The current stalemate in Washington provides lessons on how to work with diverse opinions. We've all been in meetings where discussion and debate generated a better decision or solution. And we've all been in meetings where discussion is a charade and it's clear opposing opinions aren't welcomed. The fact is, diverse thinking brings out more innovative ideas and practical solutions. I don't claim that politics is the same as business, but I do see parallels and practical insights about leadership from looking at politics. See what you think.
Steamrolling rarely produces great results. Some leaders are autocratic and push ahead with their decisions no matter what anyone else thinks. We've seen this in several recent presidencies, including Jimmy Carter's misguided economic policies, George W. Bush's first six years when he dramatically ramped up spending, and Barack Obama's first two years when he pushed through Obamacare. In all these cases, the president's party controlled Congress and provided the ability to steamroll policies. In business, an autocratic CEO has similar power to ramrod decisions. The result, of course, is a culture of yes-people and fear of speaking out. In such cases, the CEO never gets the benefit of his or her team's best thinking.
Debate is productive. Contrast the results of Carter, Bush and Obama with that of Ronald Reagan and Bill Clinton, both of whom experienced long periods when the other party controlled Congress or in which power was divided. Reagan had to work with Tip O'Neill to get out of the economic morass of the time. Clinton spent his last six years battling with Newt Gingrich to get things done. But in both cases, remarkable results were achieved. The clash of ideas, the pushback on alternatives helped make Reagan and Clinton's results better and made each of them stronger, just as the heated primary fight has clearly better prepared Mitt Romney for the general election.
Debate is necessary. Few CEOs have the luxury or the smarts to make all the right decisions. Getting decisions right is best accomplished by surrounding yourself with the best talent you can find and creating a culture where everyone is expected to provide his or her viewpoint, hash out alternatives and identify consequences. It's not always collegial, and sometimes it gets heated. But that's all part of finding the right solutions and understanding a problem from all angles. Current Apple Inc. CEO Tim Cook is quoted in Walter Isaacson's biography of Steve Jobs as saying, "I realized very early that if you didn't voice your opinion, (Jobs) would mow you down. He'd take contrary positions to create more discussion, because it may lead to a better result. So if you don't feel comfortable disagreeing, then you'll never survive."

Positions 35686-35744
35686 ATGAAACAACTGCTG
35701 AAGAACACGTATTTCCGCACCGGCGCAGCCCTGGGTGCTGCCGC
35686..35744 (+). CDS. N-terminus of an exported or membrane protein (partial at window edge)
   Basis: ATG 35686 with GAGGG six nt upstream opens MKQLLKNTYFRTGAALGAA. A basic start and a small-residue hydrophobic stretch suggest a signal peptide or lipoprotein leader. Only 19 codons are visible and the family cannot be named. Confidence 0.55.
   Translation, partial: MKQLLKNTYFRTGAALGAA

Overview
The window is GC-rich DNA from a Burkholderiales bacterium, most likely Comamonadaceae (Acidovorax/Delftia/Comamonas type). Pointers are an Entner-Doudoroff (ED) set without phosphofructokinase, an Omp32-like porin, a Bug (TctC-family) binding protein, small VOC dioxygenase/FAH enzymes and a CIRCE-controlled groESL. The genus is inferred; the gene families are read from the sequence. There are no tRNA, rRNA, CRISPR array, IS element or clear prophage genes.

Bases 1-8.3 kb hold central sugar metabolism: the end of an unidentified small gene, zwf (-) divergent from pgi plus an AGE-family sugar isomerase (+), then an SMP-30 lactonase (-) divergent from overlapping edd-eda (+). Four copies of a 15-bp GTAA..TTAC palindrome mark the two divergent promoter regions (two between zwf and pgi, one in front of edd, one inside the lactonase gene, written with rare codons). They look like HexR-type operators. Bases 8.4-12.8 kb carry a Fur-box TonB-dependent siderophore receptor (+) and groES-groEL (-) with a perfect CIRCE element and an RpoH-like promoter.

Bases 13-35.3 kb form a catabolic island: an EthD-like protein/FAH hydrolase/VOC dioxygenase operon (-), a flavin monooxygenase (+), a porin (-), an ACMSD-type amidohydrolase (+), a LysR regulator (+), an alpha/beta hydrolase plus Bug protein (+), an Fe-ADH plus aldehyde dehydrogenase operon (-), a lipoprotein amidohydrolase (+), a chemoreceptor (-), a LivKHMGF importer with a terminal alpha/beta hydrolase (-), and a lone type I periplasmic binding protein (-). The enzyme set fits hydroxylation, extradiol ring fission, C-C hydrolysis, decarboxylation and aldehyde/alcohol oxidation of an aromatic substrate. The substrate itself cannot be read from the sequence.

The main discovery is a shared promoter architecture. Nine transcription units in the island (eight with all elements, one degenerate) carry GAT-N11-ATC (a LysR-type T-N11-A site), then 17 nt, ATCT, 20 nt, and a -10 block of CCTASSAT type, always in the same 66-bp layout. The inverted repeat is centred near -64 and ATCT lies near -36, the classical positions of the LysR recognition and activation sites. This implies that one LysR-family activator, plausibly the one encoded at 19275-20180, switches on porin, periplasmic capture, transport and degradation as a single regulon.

Other examples include Jack Welch at General Electric Co., Roy Vagelos at Merck & Co. Inc., Andy Grove at Intel Corp. and Bill Gates at Microsoft Corp. All were lauded as great leaders, and each expected his direct reports to have their heads in the game.
I'm not suggesting that all effective leaders are demeaning like Jobs or as demanding as Welch. And it's not the same as "managing by consensus," where the focus is on reaching group agreement rather than finding the best solution.
Leaders have a responsibility to engage diverse ideas. Why? Because they are accountable for both decisions and results. A major reason for the current Washington standoff is that both sides have dug in their heels by making absolute statements: Republicans say they won't increase taxes and Democrats vow not to reduce spending on entitlement programs. It is the leader's responsibility to break the impasse and achieve results. Gingrich spoke recently of how he worked with Clinton, noting the two would meet and one would say, "I want X, what do you need?" and then they would hash out how to move forward. Leaders don't blame others for lack of progress. Instead, they engage diverse ideas and accept accountability for results.
Of course, political opposition is very different from debating opposing viewpoints in a business boardroom. The point is simply that it pays to listen to and work with different viewpoints, in both politics and in business, because the resulting decisions are better. In any case, engaging differing opinions is a decision process, not to be confused with making the decision, which is the sole responsibility of the leader.
Developing a culture where all opinions-even opposing ones-are heard and valued pays off in better decisions, stronger individual and team development and higher performance.
Bob Legge is president of Legge & Co. LLC. He specializes in organization development and strategy implementation and leadership coaching.5/4/12 (c) 2012 Rochester Business Journal. To obtain permission to reprint this article, call 585-546-8303 or email firstname.lastname@example.org.